Branded by Fire by Nalini Singh (Psy-Changeling #6)

 

5628753Though DarkRiver sentinel Mercy is feeling the pressure to mate, she savagely resists when Riley Kincaid, a lieutenant from the SnowDancer pack, tries to possess her. The problem is not simply that he pushes her buttons; the problem is that he’s a wolf, she’s a cat, and they’re both used to being on top.

But when a brilliant changeling researcher is kidnapped from DarkRiver territory, Mercy and Riley must work together to track the young man – before his shadowy captors decide he’s no longer useful. Along the way, the two dominants may find that submitting to one another uncovers not just a deadly conspiracy, but a passion so raw that it’ll leave them both branded by fire…

Review:

This book, the sixth in the series, has the first same “species” pairing but I wasn’t sold on it.

The good:

  • Singh got this far because she’s a good writer, and the basics are taken care of here.
  • The world building continues, and the overall story arc is advanced some.

The neither here-nor-there:

  • There are so many characters, and I waited too long to read this after the last book. There are five HEA couples (and I’m pretty sure they all make cameo appearances), as well as heaps of other people. I had to give up remembering people perfectly, but hints in the text ensure that everything makes sense.
  • The cast expands out even more, probably to seed future installments. The heroine has three brothers, and two super hot guys from South America come to visit. How convenient.

The not-so-good:

  • The plot felt like a rehash of previous books, retreading the same tropes and themes. Terrorists are trying to hurt people, a changeling child is put in harm’s way, and two people with major differences end up falling in love.
  • But are they really all that different? Both Riley and Mercy hold similar leadership and enforcement positions in their packs. They’re both dominant, and Mercy especially has trouble walking the line of “I want someone strong, but not too strong.” Her leopard doesn’t watch a slouch, but neither does it want to give an inch.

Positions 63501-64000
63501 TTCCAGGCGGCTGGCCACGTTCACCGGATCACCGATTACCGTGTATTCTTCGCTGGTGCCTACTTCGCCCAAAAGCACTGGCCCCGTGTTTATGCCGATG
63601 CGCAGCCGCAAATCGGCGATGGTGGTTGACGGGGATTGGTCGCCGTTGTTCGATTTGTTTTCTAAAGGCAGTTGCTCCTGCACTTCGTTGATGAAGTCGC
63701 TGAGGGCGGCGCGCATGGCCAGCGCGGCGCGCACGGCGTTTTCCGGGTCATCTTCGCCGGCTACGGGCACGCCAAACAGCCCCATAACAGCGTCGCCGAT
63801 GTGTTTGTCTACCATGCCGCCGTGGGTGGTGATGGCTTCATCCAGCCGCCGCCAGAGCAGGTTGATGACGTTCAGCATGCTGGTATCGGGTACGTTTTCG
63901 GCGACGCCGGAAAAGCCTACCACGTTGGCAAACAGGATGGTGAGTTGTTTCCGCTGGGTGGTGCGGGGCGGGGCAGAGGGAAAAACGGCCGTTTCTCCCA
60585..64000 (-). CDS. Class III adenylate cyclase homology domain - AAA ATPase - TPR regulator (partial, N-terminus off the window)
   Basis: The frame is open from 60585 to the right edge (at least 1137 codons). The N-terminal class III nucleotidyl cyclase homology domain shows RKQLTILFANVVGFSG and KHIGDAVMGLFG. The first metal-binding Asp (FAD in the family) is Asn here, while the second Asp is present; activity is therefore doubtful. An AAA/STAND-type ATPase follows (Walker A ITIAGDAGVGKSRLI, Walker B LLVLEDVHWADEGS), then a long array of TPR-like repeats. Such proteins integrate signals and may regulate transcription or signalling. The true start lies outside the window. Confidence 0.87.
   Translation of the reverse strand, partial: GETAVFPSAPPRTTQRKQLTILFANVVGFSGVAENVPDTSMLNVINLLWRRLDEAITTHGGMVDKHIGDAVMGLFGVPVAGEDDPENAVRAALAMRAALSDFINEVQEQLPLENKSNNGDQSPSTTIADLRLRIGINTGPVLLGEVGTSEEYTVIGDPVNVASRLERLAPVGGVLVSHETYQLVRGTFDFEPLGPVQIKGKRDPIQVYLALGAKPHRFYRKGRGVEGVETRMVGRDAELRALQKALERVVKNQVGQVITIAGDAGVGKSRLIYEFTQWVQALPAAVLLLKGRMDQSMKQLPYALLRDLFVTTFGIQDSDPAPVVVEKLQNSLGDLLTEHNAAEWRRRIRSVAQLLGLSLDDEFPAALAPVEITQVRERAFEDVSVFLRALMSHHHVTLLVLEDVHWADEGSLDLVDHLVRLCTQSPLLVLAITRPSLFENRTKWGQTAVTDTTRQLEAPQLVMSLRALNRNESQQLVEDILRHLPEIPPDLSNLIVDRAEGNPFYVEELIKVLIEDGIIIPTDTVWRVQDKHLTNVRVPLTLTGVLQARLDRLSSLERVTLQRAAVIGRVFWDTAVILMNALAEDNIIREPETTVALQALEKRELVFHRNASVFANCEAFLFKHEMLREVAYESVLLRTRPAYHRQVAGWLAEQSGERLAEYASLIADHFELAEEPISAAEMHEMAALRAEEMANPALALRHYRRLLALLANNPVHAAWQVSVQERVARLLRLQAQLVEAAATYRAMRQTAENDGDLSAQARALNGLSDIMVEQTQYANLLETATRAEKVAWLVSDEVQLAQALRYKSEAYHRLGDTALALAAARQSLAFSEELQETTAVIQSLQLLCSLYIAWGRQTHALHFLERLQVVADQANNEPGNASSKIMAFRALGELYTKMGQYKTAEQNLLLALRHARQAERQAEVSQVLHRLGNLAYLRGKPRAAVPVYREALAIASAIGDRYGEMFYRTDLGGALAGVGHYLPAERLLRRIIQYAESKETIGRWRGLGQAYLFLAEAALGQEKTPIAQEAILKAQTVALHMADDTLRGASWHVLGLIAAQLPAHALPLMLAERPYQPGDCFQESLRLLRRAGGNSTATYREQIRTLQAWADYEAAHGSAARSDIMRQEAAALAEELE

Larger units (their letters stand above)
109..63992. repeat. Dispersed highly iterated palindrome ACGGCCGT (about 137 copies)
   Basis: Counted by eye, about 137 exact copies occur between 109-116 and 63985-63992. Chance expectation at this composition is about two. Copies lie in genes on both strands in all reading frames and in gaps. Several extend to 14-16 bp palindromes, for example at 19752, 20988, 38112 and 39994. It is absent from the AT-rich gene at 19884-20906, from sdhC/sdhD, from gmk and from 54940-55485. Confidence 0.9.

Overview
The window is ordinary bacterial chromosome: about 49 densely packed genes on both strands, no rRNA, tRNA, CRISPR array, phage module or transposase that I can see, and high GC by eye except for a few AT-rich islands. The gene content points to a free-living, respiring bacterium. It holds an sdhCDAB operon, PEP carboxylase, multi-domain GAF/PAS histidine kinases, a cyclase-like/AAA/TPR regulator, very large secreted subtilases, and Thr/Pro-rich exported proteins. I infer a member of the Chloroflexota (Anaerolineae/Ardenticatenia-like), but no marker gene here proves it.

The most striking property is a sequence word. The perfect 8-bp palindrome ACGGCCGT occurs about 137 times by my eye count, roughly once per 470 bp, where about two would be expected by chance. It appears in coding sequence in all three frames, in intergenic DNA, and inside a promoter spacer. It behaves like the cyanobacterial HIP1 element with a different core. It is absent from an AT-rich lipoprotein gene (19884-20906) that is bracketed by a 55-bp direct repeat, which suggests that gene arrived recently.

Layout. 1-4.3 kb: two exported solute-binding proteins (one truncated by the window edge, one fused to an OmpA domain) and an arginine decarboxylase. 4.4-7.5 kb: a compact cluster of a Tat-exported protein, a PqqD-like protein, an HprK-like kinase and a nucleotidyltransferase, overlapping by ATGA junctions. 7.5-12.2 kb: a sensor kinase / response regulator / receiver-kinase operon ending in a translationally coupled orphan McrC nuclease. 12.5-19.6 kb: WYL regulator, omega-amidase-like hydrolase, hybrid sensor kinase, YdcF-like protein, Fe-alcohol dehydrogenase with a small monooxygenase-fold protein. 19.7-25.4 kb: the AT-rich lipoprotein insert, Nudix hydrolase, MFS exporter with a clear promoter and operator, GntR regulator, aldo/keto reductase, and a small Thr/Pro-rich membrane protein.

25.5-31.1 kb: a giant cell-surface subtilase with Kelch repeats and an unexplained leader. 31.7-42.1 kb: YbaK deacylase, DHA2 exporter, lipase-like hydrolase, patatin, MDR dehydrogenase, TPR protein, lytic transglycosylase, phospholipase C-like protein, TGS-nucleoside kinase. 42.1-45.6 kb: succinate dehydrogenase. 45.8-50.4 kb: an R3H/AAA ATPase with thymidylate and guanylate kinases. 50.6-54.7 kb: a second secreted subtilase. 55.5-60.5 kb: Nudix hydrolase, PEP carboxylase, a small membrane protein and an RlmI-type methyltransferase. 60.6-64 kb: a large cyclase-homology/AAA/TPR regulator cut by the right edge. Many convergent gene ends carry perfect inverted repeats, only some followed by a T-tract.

• This, along with Riley being a wolf, provides most of the relationship conflict. Sure, they’re from different packs, but they’re alliance partners so I didn’t buy this obstacle to their love.
  • Then, at 76%, the real difficulty is dropped and it makes perfect sense. Why didn’t Singh mention this important fact earlier? I would have been much more interested and invested.

Compared to the other books in the series Branded by Fire fell flat. The quickly expanding world feels like it’s only to justify more books, and the plot was nothing new. A meh installment, but I’m still invested enough to read on.

 

 

 

 

 

 

 

 

 

 

 

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Kushiel’s Dart by Jacqueline Carey (Phèdre’s Trilogy #1)

22238208“When Love cast me out, it was Cruelty who took pity on me.”
In a kingdom born of angels, Phedre is an anguisette, cursed or blessed to find pleasure in pain. Sold to the Court of Night Blooming Flowers, her fate as a beautiful but anonymous courtesan was sealed. Her bond was purchased by the nobleman Anafiel Delauney, who recognized the scarlet mote in Phedre’s eye as the rare mark of one touched by a powerful deity. Under Delauney’s patronage she is trained in history, politics, language, and the use of body and mind as the ultimate weapon of subterfuge in a dangerous game of courtly intrigue. Guided into the bed chambers of Terre D’Ange’s most influential nobles, Phedre uncovers a conspiracy against the throne so vast that even her teacher cannot see the whole of it. Betrayed and blindsided by her own longings, only Phedre and her trusted bodyguard Joscelin are left to cross borders and warring armies in a race to stop the final blow from falling.

Review:

I’ve been meaning to read Kushiel’s Dart for a long time, but had trouble building up the nerve. It’s a big book – over 900 pages in some editions, and 656 in the oversized trade I read from.  There’s a map (what epic fantasy doesn’t have a map?) and a list of characters pages long.

I read the first chunk as part of a readathon, and that ended up being a good move. The beginning has a lot of names connected to shifting alliances to keep straight, and we’re introduced to the amazing world Carey has come up with. I can’t say I understood everything, but I felt comfortable enough to continue. The intrigue picks up in the middle, and before long we’re whisked to far off lands for adventure and so much more.

The worldbuilding is nothing short of amazing. There’s religion, politics, history, and current events that are both slightly familiar and quite alien. The characters are well drawn, flawed and believable.  The plot is truly epic, with travel and battles, allies and enemies, bonds strengthened and betrayed.